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17. Mary, mother of Jesus
17-1 Mary: Our Representative || 17-2 Mary’s Character: 17-2-1 The Loneliness Of Mary || 17-2-2 The Spiritual Ambition Of Mary || 17-2-3 Hannah And Mary || 17-2-4 A Bible Mind: Mary And The Magnificat || 17-2-5 The Faith Of Mary || 17-2-6 Mary And The Virgin Of Isaiah 7 || 17-2-7 The Humility Of Mary || 17-3 Mary In Crisis: 17-3-1 Mary’s Crisis Of Faith || 17-3-2 Mary And Jesus In The Temple || 17-3-3 Mary At Cana || 17-3-4 Mary And Her Other Children || 17-3-5 Mary In Mid-Life Crisis || 17-3-6 The Jesus-Mary Relationship || 17-4 Mary’s Victory: 17-4-1 Mary At The Cross || 17-4-2 The Influence Of Mary || 17-4-3 The Psychological Matrix Of Jesus

17-4 Mary’s Victory

17-4-1 Mary At The Cross

Men in their time of dying think of their mothers; and this, it seems to me, was supremely true of the Lord, as a genuine human being. Mary “performed [fulfilled] all things according to the law” in her dedication of Jesus (Lk. 2:39). In doing this, she anticipated the spirit of the cross and whole ministry of Jesus, where He performed [s.w. fulfilled] all things of the law- Lk. 18:31; Jn. 19:28; 30; Acts 13:29. These passages each use the same three words for all things, law, and fulfilled. She brought the Lord up in the way of the cross; and He continued in that path.  

The humility of Mary was the pattern for the Lord’s self-humiliation in the cross. Here above all we see the influence of Mary upon Jesus, an influence that would lead Him to and through the cross. Her idea of putting down the high and exalting the lowly (Lk. 1:52) is picking up Ez. 17:24: “I have brought down the high tree, have exalted the low tree, have dried up the green tree, and have made the dry tree to flourish”. And yet these very words of Ezekiel were quoted by the Lord in His time of dying. With reverence, we can follow where we are being led in our exploration and knowing of the mind of Christ. His dear mum had gone around the house singing her Magnificat. He realized that she felt the lowly who had been exalted [and perhaps in some unrecorded incident before her conception she had been recently humbled?]. And Jesus had realized her quotation of Ez. 17:24. And He had perceived His linkage and connection with her, and how she saw all that was true of Him as in some way true of her, and vice versa. And now, in His final crisis, He takes comfort from the fact that like His dear mother, He the one who was now humbled, would be exalted. How many other trains of thought have been sparked in men’s minds by the childhood instructions of their mothers…?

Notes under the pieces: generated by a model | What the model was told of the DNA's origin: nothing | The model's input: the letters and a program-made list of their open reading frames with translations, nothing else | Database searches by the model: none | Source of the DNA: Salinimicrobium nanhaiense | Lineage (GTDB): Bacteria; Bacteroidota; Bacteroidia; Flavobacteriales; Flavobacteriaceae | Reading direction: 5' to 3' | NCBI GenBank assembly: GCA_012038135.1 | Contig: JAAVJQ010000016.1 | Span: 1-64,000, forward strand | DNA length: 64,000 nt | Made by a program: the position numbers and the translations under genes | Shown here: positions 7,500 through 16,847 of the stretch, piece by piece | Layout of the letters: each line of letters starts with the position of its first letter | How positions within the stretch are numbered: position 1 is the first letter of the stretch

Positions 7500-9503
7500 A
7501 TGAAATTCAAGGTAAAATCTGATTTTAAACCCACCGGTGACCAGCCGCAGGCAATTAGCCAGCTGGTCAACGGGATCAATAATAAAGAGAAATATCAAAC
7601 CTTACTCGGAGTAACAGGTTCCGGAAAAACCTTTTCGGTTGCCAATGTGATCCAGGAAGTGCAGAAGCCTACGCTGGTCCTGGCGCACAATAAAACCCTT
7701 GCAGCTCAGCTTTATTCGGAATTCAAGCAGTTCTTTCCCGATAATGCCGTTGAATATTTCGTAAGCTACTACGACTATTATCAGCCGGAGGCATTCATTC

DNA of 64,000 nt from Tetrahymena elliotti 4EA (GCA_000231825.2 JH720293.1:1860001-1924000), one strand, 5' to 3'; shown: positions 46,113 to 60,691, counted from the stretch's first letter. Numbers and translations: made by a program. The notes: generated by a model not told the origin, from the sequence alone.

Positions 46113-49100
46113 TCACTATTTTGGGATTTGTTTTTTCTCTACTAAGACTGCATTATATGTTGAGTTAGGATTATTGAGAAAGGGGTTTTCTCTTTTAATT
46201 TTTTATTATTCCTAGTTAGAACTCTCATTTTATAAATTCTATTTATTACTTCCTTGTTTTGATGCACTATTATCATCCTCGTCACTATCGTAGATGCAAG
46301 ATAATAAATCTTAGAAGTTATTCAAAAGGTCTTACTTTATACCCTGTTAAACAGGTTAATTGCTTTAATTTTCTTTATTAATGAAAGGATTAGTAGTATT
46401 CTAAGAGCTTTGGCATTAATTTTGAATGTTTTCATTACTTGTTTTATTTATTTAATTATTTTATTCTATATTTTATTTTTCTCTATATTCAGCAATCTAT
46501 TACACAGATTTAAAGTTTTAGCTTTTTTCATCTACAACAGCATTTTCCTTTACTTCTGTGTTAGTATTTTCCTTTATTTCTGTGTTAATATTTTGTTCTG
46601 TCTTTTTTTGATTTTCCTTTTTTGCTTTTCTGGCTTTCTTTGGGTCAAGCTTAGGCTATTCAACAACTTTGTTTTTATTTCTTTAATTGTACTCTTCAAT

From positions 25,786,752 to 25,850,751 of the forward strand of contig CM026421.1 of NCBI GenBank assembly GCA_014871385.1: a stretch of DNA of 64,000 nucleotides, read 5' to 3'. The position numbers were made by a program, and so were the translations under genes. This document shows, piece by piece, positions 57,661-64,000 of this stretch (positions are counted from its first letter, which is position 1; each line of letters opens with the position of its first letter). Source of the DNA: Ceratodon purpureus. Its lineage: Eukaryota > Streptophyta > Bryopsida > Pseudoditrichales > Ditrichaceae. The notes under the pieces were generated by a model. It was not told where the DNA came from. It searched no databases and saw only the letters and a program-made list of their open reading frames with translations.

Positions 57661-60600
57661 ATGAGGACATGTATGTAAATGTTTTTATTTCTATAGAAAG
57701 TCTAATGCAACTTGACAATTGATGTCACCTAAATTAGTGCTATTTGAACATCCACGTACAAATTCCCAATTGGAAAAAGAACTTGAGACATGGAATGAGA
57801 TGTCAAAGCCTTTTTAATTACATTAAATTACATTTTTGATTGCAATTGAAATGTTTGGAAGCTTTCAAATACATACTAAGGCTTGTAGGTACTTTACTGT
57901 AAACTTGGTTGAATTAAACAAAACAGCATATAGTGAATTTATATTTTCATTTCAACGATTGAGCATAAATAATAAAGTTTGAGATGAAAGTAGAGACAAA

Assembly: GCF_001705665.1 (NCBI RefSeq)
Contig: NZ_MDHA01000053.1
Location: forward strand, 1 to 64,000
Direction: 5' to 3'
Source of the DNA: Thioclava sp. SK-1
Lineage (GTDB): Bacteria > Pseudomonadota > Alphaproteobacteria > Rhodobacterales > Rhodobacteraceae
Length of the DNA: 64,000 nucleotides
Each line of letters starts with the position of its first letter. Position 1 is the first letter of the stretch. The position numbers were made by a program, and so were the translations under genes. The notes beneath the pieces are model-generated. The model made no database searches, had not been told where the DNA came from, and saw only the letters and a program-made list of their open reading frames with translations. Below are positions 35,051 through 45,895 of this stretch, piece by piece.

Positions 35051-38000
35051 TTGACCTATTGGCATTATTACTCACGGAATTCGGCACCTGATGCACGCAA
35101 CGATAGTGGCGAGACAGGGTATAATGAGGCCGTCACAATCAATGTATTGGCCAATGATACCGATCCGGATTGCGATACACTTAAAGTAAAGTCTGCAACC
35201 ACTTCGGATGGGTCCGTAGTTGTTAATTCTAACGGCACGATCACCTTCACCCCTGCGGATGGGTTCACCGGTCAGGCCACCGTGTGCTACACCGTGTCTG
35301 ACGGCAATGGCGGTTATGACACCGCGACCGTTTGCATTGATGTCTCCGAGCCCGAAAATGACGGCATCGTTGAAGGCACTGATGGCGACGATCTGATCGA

God recognized her “low estate” [humility] and exalted her above all women, just as He would His Son among men. The same Greek word is used in Acts 8:33: “In his humiliation [‘low estate’] his judgment was taken away”. It occurs too in  Phil. 2:8: “He humbled himself”. In the cross, indeed throughout the seven stage self-humiliation of the Lord which Phil. 2 speaks of, He was living out the spirit of his mother. She taught him the life and the way of the cross. Hence the way she insisted on being there at the end, and the comfort she would have given Him, and the love He showed by asking for the only one who really understood Him to be taken away, for her sake as well as His own. The Lord directly alluded to His mother’s pattern of humiliation and exaltation by using the same word again in Mt. 23:12: “Whosever shall exalt himself shall be abased; and he that shall humble himself [s.w. be abased- we must either humble ourselves or be humbled, it’s such a powerful logic] shall be exalted”. Thus Jesus alludes to His mother's words in order to set her up as our pattern [“whosoever”]. And yet He Himself showed the ultimate obedience to her pattern in the death of the cross.  

For this and many other reasons,  the Lord’s mind was upon His mother in His time of dying. And according to the Messianic Psalms, He even asks God to have mercy upon Him for Mary’s sake. Consider the following words of John Thomas in Phanerosis:

“In two places David refers to the Mother of the Son of God. In his last words, he tells us “that Yahweh’s Spirit spoke by him, and that his word was upon his tongue.” He spoke then, by inspiration. The Spirit, then, afterwards, incarnate in the Son of God, says in Psalm 116:16: “Yahweh, truly I am Thy servant; I am Thy servant, the Son of Thine Handmaid; Thou hast loosed my bonds.” This deliverance is in answer to his prayer in Psalm 86:16: “O turn unto me, and have mercy on me; give Thy strength unto Thy servant, and save the Son of Thine Handmaid. Show me a token for good; that they which hate me may see, and be ashamed; because Thou, Yahweh, hast helped me, and comforted me.” The person here styled Yahweh’s Handmaid, is the woman of Gen. 3:15, and, as Christians believe, the Mother of Jesus, whom Elizabeth, her cousin, styled “the Mother of our Lord”.